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The company that stands above all others in this year’s Corporate Knights Global 100 ranking is a firm that has been at the forefront of the sustainability movement for decades, and that continues to stay ahead of the curve.

Westpac Group is Australia’s oldest bank – in fact, one of the country’s oldest companies with roots tracing back to 1817. Its latest annual report boasts that between 2012 and 2013 its customer base rose from 11.8 million people to 12.2 million, its profits climbed from $5.97 billion Australian to $6.82 billion, and its return on equity increased from 14 per cent to 15.4 per cent.

But it also notes that the bank’s emissions from in-house activities and energy purchases in Australia and New Zealand fell from 183,937 tonnes CO2-equivalent to 180,862 tonnes, while its total indirect emissions (excluding energy purchases) were reduced from 91,855 tonnes to 85,013 tonnes. At the same time, the use of office paper fell from 1,579 tonnes to 1,523 tonnes.

Westpac is not perfect – the percentage of its pre-tax profits going to community investment dropped from 1.5 in 2012 to 1.33 in 2013 – but it has demonstrated its ability to challenge itself, measure its progress and provide transparency in terms of both its successes and shortcomings.

In 1992, Westpac became the first of Australia’s four major banks to publish an environmental policy. In 1997, it was the first to create a formal community-volunteering program, and in 2001 it established a board committee dedicated to sustainability. A year later, the bank became the first of its peers to publish a sustainability report and to establish a sustainable supply chain policy. It endorsed the UN principles for responsible investment in 2007, and in 2008 launched a five-year climate change strategy.

These actions have produced results. Between 1996 and 2008 the bank reduced its emissions by more than 40 per cent. It recently became a carbon-neutral operation.

Last February, after much thought, Westpac took its sustainability ambitions a step further and launched a new strategy for 2013 through 2017 that includes 10 measurable goals in what it deemed to be three areas of priority: improving the way people work and live, finding solutions to environmental challenges, and helping customers to have a better relationship with money.

The resulting “sustainability scorecard” for the coming years was the outcome of much brainstorming and work by both the bank’s sustainability people and its senior leaders.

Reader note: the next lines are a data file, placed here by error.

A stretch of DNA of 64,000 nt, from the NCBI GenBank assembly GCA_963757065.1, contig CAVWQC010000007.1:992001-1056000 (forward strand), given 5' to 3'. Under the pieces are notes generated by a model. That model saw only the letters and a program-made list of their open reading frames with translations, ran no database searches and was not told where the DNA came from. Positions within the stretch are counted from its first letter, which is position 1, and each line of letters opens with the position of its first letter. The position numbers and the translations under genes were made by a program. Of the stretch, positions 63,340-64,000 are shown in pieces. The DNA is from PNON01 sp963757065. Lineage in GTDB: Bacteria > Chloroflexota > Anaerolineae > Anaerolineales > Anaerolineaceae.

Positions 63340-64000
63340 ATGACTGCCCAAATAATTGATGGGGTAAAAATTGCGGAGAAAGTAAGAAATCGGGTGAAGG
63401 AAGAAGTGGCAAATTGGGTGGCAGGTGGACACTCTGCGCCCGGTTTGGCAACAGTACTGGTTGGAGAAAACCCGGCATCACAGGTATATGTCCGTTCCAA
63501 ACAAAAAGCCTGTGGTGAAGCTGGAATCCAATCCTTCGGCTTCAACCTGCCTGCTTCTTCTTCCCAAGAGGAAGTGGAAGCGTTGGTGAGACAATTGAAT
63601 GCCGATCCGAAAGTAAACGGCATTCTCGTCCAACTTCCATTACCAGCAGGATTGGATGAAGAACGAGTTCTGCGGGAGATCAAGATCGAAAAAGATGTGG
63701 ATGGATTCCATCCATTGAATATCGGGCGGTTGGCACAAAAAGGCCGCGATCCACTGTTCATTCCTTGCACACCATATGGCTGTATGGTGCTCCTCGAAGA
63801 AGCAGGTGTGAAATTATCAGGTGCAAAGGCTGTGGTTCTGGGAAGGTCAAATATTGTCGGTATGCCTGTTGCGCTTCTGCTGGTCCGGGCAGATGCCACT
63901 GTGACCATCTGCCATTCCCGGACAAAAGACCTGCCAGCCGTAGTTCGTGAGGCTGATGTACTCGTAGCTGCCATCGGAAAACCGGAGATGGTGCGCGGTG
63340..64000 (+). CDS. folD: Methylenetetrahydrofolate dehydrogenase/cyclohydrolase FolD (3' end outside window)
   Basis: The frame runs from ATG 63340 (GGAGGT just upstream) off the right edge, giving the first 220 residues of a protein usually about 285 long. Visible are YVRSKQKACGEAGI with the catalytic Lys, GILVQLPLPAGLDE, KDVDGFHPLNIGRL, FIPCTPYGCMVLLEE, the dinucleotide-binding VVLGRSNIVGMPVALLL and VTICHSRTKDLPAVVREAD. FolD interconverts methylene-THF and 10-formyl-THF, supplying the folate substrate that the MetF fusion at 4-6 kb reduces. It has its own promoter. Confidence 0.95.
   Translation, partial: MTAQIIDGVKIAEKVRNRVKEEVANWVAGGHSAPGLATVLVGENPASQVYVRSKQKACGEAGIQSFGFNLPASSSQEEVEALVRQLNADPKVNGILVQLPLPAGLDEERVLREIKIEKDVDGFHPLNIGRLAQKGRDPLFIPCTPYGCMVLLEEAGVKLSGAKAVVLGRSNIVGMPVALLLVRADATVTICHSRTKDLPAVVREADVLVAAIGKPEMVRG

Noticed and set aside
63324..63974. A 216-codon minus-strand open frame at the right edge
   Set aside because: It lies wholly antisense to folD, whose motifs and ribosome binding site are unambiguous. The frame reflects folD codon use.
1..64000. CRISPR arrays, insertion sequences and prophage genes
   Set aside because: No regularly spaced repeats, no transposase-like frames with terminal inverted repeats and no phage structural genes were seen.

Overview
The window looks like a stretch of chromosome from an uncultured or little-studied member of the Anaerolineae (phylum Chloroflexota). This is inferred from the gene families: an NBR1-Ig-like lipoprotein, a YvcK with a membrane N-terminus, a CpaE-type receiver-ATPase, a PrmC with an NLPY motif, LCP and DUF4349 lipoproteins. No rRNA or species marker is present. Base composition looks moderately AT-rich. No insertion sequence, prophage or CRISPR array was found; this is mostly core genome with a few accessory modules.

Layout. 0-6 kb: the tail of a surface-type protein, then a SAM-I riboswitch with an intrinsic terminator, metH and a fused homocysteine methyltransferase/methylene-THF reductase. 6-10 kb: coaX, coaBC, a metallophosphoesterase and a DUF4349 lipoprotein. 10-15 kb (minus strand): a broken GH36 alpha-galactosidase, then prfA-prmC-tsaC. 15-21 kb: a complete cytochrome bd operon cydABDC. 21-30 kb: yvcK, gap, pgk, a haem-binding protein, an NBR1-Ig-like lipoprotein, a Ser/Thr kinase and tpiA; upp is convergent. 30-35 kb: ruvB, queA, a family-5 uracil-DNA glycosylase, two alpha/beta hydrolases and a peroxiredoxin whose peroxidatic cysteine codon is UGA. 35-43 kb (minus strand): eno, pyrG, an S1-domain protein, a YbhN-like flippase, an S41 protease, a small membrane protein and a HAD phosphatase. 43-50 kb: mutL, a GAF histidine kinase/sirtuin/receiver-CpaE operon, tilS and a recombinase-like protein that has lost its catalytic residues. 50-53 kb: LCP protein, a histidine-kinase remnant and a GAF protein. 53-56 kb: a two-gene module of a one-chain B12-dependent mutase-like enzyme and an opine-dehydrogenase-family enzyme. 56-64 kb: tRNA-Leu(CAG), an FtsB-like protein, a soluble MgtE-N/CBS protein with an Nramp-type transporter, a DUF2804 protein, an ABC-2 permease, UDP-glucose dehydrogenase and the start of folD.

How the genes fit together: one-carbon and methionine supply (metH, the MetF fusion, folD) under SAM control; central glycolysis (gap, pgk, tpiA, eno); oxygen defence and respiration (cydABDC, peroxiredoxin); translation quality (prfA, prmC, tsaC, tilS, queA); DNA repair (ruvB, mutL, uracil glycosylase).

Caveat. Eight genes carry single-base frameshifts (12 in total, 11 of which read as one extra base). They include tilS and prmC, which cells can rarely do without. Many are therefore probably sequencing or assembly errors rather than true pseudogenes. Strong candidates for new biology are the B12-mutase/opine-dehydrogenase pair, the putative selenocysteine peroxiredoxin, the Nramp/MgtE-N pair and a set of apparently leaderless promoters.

“It was time to really take it up to the next level and look at the future and understand what are the emerging issues,” says Siobhan Toohill, Westpac’s head of sustainability.

The work involved a thorough assessment of what Westpac sees as the key issues that will emerge over the next 30 years. The 10 objectives it set include extending the length and quality of working lives, anticipating the future needs of aging and culturally diverse customers, providing products and services to help customers adapt to environmental challenges, and increasing lending and investment in clean technology and environmental services.

Westpac is already making progress toward its new goals. The proportion of women in its leadership ranks has risen to 42 per cent, up from 40 per cent in 2012 and 35 per cent in 2010. It has earmarked $6 billion for lending and investment by 2017 in clean technology and environmental services (including renewable energy, water efficiency and waste management activities), which amounts to a doubling of its current investment in the sector. And it has recently introduced new technology to further reduce wasted printed paper.

The bank is now trying to lower its electricity consumption at both its retail and commercial sites by 10 per cent per square metre, make its data centres more efficient and increase the recycling rate at its head office in Sydney to 75 per cent. It is also at the forefront of the burgeoning social investment sector, and has begun spending much time on social impact evaluation.

Westpac recently led a consortium with the Commonwealth Bank of Australia and the Benevolent Society (Australia’s first charity) that won a tender from the New South Wales government to issue a $10-million five-year social benefit bond.

Funds from the bond, issued in early October, have been used to create a service called Resilient Families, which will seek to reduce the number of children who wind up in foster care. The senior tranche of the bond will return anywhere from zero to 10 per cent per year, depending on how successful the program is at preserving families, with the returns being paid from the funds the government will save on foster care.

“We see this broader area around impact investing growing, and we’re excited to be at the front end of helping to design initiatives,” Toohill says.

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